While Booker and Rattner weren’t speaking as official Obama campaign surrogates, their comments reflect a reluctance among some top business leaders and elected officials to echo the campaign criticism of Romney’s Bain performance, in part because they don’t want to vilify an industry that makes positive contributions to the economy.
Bain has made successful investments and many of its customers are pension funds, said Steven Kaplan, a professor at the University of Chicago Booth School Business.
“A number of the private equity investors, even some of the big names, are Democrats,” said Kaplan. “You can always find a deal that didn’t work.”
Jumping on remarks by Booker and Rattner, Romney’s campaign put up an ad replaying their comments along with a quote from former Representative Harold Ford, a Tennessee Democrat, saying “private equity’s not a bad thing.”
“Have you had enough of Obama’s attacks on free enterprise? His own key supporters have,” the ad says.
The Obama campaign didn’t disclose how much it spent to air the Bain ad, saying only that it would run in battleground states.
Obama for America began a round of attacks yesterday with a web video about another company acquired by Bain -- American Pad & paper, or Ampad, an office-supplies plant in Marion, Indiana - - that closed in 1995.
“You don’t come in and just take everything, everybody’s job and destroy a business. I mean, that’s what they did,” Jerry Rayburn, a former employee of SCM Office Supplies Inc., says in the 5 1/2 minute video.
Bain, in an e-mailed statement, said Ampad’s business grew during the years the firm controlled the company.
“The Marion plant was a challenging situation in a business that was performing well overall, growing revenues and adding jobs,” Bain said. “Our control of Ampad ended in 1996, fully four years before it encountered financial difficulties due to overwhelming pressure from ‘big box’ retailers, declines in a paper demand and intense foreign price pressures.”
Bain said revenues grew in 80 percent of the more than 350 companies in which the firm invested.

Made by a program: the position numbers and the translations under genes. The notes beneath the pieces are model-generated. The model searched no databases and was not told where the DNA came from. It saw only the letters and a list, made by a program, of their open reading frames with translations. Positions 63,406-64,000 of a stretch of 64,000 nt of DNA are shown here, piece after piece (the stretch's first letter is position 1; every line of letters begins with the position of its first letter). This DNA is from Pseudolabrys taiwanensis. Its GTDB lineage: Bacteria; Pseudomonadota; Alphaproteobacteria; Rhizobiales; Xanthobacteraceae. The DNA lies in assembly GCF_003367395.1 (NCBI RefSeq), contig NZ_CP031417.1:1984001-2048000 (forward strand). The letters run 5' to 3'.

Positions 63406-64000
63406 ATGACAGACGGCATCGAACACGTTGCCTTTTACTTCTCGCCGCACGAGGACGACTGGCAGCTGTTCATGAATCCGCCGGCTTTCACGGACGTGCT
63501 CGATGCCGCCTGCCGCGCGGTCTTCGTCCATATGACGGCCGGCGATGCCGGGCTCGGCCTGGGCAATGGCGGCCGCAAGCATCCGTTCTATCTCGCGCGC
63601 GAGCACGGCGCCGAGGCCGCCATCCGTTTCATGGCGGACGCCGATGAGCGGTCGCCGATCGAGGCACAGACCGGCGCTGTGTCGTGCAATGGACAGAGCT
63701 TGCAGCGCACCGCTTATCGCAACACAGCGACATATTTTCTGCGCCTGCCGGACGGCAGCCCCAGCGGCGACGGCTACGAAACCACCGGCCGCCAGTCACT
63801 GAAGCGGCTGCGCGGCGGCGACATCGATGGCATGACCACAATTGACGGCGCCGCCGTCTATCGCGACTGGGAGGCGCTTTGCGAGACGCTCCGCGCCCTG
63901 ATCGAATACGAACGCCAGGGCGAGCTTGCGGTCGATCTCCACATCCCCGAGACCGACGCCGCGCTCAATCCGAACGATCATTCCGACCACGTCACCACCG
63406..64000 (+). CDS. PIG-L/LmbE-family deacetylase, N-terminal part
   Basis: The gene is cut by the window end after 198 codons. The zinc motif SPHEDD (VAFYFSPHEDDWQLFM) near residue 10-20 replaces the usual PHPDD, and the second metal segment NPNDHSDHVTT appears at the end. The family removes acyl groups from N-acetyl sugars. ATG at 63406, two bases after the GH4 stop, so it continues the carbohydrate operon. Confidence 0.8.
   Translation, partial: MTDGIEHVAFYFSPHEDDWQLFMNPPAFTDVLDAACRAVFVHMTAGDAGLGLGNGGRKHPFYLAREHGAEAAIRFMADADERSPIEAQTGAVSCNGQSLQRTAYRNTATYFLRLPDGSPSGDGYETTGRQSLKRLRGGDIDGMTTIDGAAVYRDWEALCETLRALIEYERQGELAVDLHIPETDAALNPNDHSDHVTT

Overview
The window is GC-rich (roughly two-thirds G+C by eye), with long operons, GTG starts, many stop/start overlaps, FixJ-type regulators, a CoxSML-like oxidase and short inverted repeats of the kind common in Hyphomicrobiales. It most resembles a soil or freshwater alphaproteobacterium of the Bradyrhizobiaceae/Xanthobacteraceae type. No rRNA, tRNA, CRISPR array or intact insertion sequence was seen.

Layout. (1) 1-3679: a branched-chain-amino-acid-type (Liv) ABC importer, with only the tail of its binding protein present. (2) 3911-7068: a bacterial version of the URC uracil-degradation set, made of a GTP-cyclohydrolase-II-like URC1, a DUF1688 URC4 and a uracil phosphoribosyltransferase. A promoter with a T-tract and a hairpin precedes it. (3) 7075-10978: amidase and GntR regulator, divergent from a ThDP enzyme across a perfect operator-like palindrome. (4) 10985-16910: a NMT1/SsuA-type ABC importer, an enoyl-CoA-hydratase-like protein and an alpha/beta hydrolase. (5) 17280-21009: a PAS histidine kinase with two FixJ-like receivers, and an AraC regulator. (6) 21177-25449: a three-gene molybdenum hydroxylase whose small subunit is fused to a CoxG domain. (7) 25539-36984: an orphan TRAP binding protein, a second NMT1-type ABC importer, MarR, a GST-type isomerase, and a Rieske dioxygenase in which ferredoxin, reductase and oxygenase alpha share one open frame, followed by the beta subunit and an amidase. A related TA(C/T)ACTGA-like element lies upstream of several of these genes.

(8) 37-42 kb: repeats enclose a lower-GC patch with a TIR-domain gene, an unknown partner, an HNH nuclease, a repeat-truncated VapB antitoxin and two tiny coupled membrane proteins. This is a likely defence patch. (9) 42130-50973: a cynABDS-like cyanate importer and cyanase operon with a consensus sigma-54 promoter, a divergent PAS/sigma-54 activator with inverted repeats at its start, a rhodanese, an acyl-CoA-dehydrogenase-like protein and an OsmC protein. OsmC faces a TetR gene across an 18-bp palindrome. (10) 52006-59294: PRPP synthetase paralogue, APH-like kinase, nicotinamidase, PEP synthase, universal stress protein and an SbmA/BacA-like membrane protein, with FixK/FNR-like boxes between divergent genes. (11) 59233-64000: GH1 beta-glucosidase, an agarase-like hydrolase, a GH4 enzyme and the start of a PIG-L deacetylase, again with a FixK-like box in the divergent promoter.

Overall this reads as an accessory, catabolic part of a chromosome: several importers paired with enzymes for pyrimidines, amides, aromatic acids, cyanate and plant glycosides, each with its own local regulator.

Boeing Co. CEO Jim McNerney, chairman of Obama’s Export Council, said on May 8 the wealth-creation-versus-job-creation distinction the Obama campaign is trying to make is “too easy.”
“Even within Boeing you’re growing some elements, you’re winding down others to fuel, to provide resources, to provide the growth,” McNerney said in an interview. “That’s what makes this country great, because we can redeploy capital and labor more quickly than other societies. And I think private equity plays a role in that.”
Still, Lawrence Fish, the former chief executive officer of Citizens Financial Group, Inc. and a top Obama campaign donor and surrogate, last week questioned Romney’s role at Bain while saying the industry plays a positive role in the economy.
“The question about private equity -- and this applies to Mitt Romney and his partners -- specifically is,” when jobs are eliminated, “whether they have behaved fairly and whether they’ve behaved responsibly. Was fair and complete severance provided to displaced workers? Were their pensions honored?” he said on Bloomberg Television’s “Political Capital.”
Vice President Joe Biden has emerged as the Obama campaign’s attack dog, saying in Youngstown last week that after GST Steel was taken over by Bain, Romney made sure his executives “got to play by a separate set of rules.”
“But not everyone got hurt. The top 30 executives walked away with $9 million,” Biden said on May 16. “And Romney and his partners walked away with at least $12 million.”
The former Massachusetts governor has a roster of surrogates to defend his business background, including Tom Stemberg, the founder of Staples Inc.; former Minnesota Governor Tim Pawlenty, Senator Rob Portman of Ohio and Wisconsin Representative Paul Ryan, House Budget Committee chairman.
Romney says that, during his tenure at Bain, the firm created 100,000 jobs. Neither the private equity firm nor his campaign have documented that figure in response to repeated requests by Bloomberg News. Bain Capital doesn’t track jobs lost or gained as a result of their investments.